Time-resolved 3-dimensional velocity mapping in the thoracic aorta: visualization of 3-directional blood flow patterns in healthy volunteers and patients

Michael Markl, Mary T Draney, Michael D Hope, Jonathan M Levin, Frandics P Chan, Marcus T Alley, Norbert J Pelc, Robert J Herfkens
Journal of Computer Assisted Tomography 2004, 28 (4): 459-68

OBJECTIVE: An analysis of thoracic aortic blood flow in normal subjects and patients with aortic pathologic findings is presented. Various visualization tools were used to analyze blood flow patterns within a single 3-component velocity volumetric acquisition of the entire thoracic aorta

METHODS: Time-resolved, 3-dimensional phase-contrast magnetic resonance imaging (3D CINE PC MRI) was employed to obtain complete spatial and temporal coverage of the entire thoracic aorta combined with spatially registered 3-directional pulsatile blood flow velocities. Three-dimensional visualization tools, including time-resolved velocity vector fields reformatted to arbitrary 2-dimensional cut planes, 3D streamlines, and time-resolved 3D particle traces, were applied in a study with 10 normal volunteers. Results from 4 patient examinations with similar scan prescriptions to those of the volunteer scans are presented to illustrate flow features associated with common pathologic findings in the thoracic aorta.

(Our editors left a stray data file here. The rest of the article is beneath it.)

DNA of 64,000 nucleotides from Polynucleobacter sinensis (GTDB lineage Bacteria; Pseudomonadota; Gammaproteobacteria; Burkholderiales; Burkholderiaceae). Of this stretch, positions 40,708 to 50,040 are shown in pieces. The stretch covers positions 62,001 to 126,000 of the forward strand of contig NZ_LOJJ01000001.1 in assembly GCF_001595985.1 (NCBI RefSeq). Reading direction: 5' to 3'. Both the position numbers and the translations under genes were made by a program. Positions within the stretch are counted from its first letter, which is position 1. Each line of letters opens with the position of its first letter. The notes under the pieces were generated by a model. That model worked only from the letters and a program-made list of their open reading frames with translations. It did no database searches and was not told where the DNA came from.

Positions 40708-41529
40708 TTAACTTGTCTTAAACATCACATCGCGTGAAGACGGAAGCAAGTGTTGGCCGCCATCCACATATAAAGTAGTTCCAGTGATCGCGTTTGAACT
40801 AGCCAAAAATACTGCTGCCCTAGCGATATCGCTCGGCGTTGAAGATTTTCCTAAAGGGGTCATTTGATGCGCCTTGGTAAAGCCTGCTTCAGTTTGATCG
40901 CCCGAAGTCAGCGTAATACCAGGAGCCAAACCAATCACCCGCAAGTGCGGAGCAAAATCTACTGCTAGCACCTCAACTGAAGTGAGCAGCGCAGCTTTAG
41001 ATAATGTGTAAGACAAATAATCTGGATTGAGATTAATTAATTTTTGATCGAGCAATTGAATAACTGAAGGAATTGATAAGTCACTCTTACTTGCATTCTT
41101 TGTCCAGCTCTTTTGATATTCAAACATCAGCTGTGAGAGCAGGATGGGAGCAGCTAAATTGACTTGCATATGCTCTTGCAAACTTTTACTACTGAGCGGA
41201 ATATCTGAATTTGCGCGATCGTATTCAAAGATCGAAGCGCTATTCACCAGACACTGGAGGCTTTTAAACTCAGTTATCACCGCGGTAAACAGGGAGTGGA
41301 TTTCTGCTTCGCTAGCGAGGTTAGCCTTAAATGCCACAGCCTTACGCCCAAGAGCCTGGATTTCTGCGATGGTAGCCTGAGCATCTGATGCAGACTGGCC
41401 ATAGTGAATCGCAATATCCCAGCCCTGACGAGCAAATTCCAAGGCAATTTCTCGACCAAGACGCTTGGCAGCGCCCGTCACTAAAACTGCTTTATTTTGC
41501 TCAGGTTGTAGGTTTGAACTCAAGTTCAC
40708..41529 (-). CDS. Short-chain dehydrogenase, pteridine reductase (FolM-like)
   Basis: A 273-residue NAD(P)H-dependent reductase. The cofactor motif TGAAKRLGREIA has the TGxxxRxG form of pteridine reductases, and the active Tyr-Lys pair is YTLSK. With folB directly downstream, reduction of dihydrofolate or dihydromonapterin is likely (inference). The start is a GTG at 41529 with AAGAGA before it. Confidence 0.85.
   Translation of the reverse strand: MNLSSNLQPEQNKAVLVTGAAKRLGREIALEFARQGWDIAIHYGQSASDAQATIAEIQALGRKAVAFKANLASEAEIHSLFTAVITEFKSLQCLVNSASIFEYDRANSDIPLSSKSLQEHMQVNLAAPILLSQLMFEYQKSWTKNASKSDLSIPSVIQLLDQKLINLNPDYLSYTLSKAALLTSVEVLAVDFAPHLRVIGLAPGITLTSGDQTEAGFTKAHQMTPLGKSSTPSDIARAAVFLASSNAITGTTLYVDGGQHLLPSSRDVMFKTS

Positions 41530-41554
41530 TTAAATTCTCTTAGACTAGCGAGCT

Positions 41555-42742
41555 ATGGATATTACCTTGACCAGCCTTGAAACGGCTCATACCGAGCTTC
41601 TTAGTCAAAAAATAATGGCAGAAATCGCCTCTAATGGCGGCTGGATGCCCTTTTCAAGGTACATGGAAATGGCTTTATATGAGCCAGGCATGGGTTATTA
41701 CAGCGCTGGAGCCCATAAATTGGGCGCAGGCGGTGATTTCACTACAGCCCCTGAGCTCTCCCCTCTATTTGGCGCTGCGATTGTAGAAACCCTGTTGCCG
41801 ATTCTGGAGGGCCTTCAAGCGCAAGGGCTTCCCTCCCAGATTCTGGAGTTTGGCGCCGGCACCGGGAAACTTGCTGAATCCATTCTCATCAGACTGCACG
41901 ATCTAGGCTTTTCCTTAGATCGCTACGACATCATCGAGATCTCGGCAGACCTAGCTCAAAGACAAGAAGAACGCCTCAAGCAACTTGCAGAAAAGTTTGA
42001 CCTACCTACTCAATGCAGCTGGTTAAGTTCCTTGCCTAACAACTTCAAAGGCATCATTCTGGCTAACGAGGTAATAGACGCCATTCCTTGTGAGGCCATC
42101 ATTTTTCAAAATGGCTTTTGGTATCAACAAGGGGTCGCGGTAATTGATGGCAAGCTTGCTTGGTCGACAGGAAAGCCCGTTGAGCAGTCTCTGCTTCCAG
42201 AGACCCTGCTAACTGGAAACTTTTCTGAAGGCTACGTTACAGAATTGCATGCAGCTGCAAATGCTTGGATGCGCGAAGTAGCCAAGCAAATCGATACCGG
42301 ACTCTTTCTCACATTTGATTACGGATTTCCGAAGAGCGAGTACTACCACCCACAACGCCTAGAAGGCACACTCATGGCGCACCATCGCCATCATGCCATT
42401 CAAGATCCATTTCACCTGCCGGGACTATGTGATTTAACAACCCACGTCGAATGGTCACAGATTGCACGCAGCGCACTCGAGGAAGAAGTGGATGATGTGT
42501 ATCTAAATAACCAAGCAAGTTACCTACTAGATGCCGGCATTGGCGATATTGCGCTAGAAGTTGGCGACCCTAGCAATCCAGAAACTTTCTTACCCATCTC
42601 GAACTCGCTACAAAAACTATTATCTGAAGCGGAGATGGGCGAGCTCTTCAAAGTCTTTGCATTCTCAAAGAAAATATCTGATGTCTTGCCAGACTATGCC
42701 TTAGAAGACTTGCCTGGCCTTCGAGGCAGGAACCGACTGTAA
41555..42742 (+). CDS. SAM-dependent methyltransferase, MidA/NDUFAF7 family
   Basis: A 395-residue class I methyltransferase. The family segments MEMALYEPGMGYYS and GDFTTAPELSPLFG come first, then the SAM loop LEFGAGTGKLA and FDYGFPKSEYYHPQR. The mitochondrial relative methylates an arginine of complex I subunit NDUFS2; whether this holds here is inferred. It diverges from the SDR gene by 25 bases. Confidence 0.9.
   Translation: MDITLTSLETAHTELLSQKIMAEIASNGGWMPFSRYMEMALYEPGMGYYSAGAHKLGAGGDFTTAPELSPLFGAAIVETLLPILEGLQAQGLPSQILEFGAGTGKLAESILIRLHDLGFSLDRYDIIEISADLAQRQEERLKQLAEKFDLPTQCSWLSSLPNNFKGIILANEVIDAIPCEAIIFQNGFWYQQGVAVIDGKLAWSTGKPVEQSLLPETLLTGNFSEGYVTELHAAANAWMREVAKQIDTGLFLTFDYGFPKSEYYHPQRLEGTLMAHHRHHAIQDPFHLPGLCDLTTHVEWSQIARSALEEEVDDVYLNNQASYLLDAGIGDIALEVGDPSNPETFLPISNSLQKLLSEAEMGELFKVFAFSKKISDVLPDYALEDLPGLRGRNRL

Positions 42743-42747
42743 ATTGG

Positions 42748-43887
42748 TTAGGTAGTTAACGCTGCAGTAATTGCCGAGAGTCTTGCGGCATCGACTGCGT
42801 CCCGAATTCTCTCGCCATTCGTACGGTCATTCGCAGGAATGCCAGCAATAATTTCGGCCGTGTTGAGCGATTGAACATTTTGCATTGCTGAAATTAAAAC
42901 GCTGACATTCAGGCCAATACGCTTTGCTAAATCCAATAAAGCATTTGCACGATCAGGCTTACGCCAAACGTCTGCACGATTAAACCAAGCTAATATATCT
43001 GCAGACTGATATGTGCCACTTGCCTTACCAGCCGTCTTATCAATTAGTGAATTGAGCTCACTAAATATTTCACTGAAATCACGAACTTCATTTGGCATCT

RESULTS: Previously reported blood flow patterns in the thoracic aorta, including right-handed helical outflow, late systolic retrograde flow, and accelerated passage through the aortic valve plane, were visualized in all volunteers. The effects of thoracic aortic disease on spatial and temporal blood flow patterns are illustrated in clinical cases, including ascending aortic aneurysms, aortic regurgitation, and aortic dissection.

CONCLUSION: Time-resolved 3D velocity mapping was successfully applied in a study of 10 healthy volunteers and 4 patients with documented aortic pathologic findings and has proven to be a reliable tool for analysis and visualization of normal characteristic as well as pathologic flow features within the entire thoracic aorta.

Full Text Links

Find Full Text Links for this Article


You are not logged in. Sign Up or Log In to join the discussion.

Related Papers

Remove bar
Read by QxMD icon Read

Save your favorite articles in one place with a free QxMD account.


Search Tips

Use Boolean operators: AND/OR

diabetic AND foot
diabetes OR diabetic

Exclude a word using the 'minus' sign

Virchow -triad

Use Parentheses

water AND (cup OR glass)

Add an asterisk (*) at end of a word to include word stems

Neuro* will search for Neurology, Neuroscientist, Neurological, and so on

Use quotes to search for an exact phrase

"primary prevention of cancer"
(heart or cardiac or cardio*) AND arrest -"American Heart Association"